I’ve only listened to it once this evening, but I just want to tell the world that this band is up there…up where, I don’t know, but way above the usual pieces of shit you see on band nights at places like the bog (get it? bog, shit..). These guys aren’t huge in Perth, but they’ve been touring their asses over east, so while they are here, go see them. I’ll probably be standing beside you.

Though I wonder if i say their name is shit, will they tell me to fuck off?


Review by Rohan Hewson

Razorlily are a band centred around singer Kate Andrews, who seems to write lyrics exclusively about love or the lack thereof (don’t worry, they’re pretty good). Musically, they sound quite a bit like Halogen; the music is mostly quite intense guitar driven rock, such as the songs ‘Comfort Is Where You Find It’ and ‘Frozen’, with a few quiet piano-led songs in the mix. The album sounds a touch generic – it sorta floats by until halfway through the second last track, with a long instrumental rock-out ending, and the last song, ‘Fugitive Pieces’, is simply a acoustic guitar and vocals. That said, it’s safe enough to appeal to people with more commercial tastes, while still being pretty good. Some CD’s I review end up being used as beer coasters or frisbees, but I can see myself listening to this one again.

**** – 4 stars

Punter Profile: Chaircat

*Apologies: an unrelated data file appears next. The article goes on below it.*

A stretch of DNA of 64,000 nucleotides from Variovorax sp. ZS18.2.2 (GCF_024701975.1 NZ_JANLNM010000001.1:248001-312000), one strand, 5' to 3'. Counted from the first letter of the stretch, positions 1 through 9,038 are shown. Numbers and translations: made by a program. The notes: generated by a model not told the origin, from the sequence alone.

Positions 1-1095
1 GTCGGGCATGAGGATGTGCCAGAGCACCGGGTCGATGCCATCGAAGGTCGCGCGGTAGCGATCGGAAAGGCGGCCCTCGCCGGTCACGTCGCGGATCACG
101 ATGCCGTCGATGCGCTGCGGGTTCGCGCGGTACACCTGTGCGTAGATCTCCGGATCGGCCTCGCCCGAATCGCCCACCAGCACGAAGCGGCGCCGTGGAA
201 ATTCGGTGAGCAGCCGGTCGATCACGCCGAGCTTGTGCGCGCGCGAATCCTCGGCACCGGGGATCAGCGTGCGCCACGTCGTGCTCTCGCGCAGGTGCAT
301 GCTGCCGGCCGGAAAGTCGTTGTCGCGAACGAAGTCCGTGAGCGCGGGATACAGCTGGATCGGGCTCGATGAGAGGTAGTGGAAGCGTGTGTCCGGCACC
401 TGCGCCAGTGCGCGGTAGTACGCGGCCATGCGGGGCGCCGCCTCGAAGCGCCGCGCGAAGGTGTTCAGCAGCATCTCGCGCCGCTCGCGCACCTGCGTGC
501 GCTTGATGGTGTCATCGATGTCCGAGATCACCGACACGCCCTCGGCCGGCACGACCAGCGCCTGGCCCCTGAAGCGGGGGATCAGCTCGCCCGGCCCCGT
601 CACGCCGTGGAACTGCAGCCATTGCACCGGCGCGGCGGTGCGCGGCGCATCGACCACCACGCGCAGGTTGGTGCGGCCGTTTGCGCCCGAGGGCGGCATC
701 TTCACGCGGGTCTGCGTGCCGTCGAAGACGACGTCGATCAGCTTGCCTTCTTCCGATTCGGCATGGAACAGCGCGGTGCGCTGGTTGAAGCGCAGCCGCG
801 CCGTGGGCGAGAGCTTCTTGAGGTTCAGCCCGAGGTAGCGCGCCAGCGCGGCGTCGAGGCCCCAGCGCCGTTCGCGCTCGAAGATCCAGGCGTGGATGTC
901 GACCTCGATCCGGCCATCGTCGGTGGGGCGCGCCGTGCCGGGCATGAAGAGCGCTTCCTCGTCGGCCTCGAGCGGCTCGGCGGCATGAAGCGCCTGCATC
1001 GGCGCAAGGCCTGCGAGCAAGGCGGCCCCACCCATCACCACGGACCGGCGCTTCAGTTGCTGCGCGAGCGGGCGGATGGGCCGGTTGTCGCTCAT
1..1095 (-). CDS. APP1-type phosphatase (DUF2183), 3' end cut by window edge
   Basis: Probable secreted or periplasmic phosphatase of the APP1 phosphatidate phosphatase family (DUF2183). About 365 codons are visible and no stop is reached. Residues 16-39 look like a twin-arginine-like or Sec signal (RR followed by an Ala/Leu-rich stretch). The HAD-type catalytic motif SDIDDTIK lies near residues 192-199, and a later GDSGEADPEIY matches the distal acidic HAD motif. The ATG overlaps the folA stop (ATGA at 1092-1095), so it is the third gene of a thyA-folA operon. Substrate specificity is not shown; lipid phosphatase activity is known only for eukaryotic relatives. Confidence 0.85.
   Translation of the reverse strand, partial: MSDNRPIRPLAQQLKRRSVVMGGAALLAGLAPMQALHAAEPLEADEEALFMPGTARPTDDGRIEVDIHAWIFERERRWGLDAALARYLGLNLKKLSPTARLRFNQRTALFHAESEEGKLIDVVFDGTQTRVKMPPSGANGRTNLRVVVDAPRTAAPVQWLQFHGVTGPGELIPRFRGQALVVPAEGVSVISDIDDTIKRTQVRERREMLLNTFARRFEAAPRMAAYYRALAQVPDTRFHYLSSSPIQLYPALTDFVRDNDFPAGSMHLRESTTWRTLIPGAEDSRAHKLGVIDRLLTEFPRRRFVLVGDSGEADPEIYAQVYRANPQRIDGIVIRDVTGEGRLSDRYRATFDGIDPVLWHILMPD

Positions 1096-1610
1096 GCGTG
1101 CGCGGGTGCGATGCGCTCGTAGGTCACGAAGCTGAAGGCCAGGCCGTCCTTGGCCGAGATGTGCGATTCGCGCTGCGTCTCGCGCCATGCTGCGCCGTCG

Punter Profile: Graham Knapp

When did you first start going to see local perth bands?
The 95 Big Day Out was my first exposure to Perth Bands on the small stage, and in the same trip I checked out a few Freo venues. Moved up in 1996 and hit the Grosvenor, Planet, Hydey, Shents, Coakleys and Rosie etc.. every weekend. Two of those venues remain.

Do you buy many local cds?
When I can afford to I do. When I can’t, I rely upon the demos I get for booking the odd gig.

Are you involved in the music scene besides going to gigs?
Since day one of living here I’ve been playing gigs pretty much. Around 2001 I began a good 3 or 4 year Hiatus from that, before getting sucked back in.

I’m promoting small gigs ATM on a semi-regular basis.

Which venues do you like and why?
Hydey- Litmus test for bands, and just feels like home. Mojos for being so cosy.

I like all the original venues, including the hybrid ones that only do one or two original nights a week. I seem to have a good time anywhere that sells piss, funnily enough.